I'd like you to meet...: Betty Box, Film director.
Antique Shop Window
A member of the British Antique Dealers' Association shows period glass.
Marghanita Laski recommends books for your book list.
Joan Pattrick shows new design in cane furniture.
Time for Music
Gavall sings popular songs to his own guitar accompaniment.
Speaker (I'd like you to meet...):
Item presenter (Design):
Singer/guitarist (Time for Music):
Maria Bird brings Andy to play with your small children and invites them to join in songs and games.
Gladys Whitred sings the songs
Audrey Atterbury and Molly Gibson pull the strings
(A BBC film)
Narrator/Script, music, and settings:
A serial in eight parts adapted for television by Alice de Grey from the book by Frances Hodgson Burnett.
by Bernard Shaw.
The action takes place on Burrin Pier on the south shore of Galway Bay in Ireland and in a courtyard before the columned portico of a temple, A.D. 3000.
It is just under one thousand years since, in Part 3, 'the thing happened' and by now people who contrive to live for three centuries or more (Shaw calls them 'long-lifers') are firmly established in Ireland. To them for advice come short-lifers from centres of what they fondly believe to be civilisation. These people are as we know them today and to the long-lifers they are not so much mean and cruel as merely childish. Their aims and struggles appear fatuous and irrelevant in the perspective of a three-hundred-year life span...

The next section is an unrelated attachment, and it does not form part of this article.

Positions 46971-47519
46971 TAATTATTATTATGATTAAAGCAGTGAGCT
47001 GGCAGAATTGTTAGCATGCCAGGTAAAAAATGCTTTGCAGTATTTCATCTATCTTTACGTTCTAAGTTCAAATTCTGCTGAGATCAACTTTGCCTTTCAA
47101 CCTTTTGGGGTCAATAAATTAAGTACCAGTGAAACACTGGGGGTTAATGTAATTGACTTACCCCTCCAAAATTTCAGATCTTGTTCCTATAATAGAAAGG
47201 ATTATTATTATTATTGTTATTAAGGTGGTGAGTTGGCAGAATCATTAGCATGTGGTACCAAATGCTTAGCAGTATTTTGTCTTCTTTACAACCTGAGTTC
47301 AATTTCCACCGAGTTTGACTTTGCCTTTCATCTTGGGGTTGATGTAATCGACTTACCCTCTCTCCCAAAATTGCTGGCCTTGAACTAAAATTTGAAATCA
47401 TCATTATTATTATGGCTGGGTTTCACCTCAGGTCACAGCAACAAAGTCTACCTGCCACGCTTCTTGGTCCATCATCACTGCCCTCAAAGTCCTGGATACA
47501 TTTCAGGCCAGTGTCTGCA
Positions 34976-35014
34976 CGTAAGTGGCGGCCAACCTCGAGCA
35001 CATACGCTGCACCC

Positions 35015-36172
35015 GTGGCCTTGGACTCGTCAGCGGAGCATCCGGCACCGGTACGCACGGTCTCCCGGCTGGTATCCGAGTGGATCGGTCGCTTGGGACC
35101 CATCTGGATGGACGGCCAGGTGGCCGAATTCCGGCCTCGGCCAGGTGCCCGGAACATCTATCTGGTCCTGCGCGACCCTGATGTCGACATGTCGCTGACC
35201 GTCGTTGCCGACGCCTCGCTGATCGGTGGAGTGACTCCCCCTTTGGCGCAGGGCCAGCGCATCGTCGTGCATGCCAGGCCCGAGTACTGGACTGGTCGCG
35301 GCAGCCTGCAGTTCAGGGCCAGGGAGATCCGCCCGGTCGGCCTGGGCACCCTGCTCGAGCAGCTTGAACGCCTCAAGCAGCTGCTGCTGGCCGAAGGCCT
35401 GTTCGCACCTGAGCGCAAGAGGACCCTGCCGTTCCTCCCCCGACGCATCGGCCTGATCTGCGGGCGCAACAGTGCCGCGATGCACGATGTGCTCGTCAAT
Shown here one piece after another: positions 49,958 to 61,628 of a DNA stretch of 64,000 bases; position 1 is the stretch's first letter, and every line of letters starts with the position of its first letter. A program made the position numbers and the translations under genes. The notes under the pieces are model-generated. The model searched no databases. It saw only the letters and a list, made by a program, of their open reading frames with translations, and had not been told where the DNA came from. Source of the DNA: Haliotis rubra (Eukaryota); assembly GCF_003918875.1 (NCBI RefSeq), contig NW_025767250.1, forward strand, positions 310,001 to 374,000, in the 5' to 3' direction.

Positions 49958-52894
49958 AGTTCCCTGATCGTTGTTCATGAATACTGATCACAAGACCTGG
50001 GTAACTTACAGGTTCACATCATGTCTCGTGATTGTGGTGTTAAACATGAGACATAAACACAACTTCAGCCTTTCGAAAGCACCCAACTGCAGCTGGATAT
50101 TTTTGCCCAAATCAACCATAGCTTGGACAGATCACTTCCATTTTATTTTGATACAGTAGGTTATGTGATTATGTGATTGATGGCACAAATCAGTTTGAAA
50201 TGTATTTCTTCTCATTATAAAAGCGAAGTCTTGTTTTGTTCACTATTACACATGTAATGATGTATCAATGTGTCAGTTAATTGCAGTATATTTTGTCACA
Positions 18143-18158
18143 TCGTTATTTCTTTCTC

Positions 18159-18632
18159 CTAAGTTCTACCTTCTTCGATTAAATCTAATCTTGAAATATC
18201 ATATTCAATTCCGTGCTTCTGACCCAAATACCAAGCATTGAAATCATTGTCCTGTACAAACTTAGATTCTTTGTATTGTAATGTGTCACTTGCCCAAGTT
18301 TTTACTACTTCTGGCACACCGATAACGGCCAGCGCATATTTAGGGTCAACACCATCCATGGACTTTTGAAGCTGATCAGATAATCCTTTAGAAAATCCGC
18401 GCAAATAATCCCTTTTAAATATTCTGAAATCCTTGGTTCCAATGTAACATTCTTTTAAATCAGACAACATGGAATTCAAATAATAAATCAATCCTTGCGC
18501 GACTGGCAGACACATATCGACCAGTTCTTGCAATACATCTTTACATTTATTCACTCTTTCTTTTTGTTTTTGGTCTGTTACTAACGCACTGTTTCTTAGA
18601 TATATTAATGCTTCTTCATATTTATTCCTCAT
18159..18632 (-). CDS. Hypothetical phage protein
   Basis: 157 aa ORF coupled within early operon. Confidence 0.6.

Settings and costumes:
General Aufsteig, Emperor of Turania:
Badger Bluebin, Prime Minister:
Mrs. Badger Bluebin:
Miss Badger Bluebin:
There are more than 5 million programme listings in Genome. This is a
historical record of the planned output and the BBC services of any
given time. It should be viewed in this context and with the
understanding that it reflects the attitudes and standards of its time
- not those of today.
To read scans of the Radio Times magazines from the 1920s, 30s, 40s and
50s, you can navigate by issue.
Genome is a digitised version of the Radio Times from 1923 to 2009 and
is made available for internal research purposes only. You will need to
obtain the relevant third party permissions for any use, including use in
programmes, online etc.
This internal version of Genome, which includes all the magazine covers,
images and articles as well as the programme listings from the Radio
Times, is different to the version of BBC Genome that is available
externally/to the public. It is only available inside the BBC network.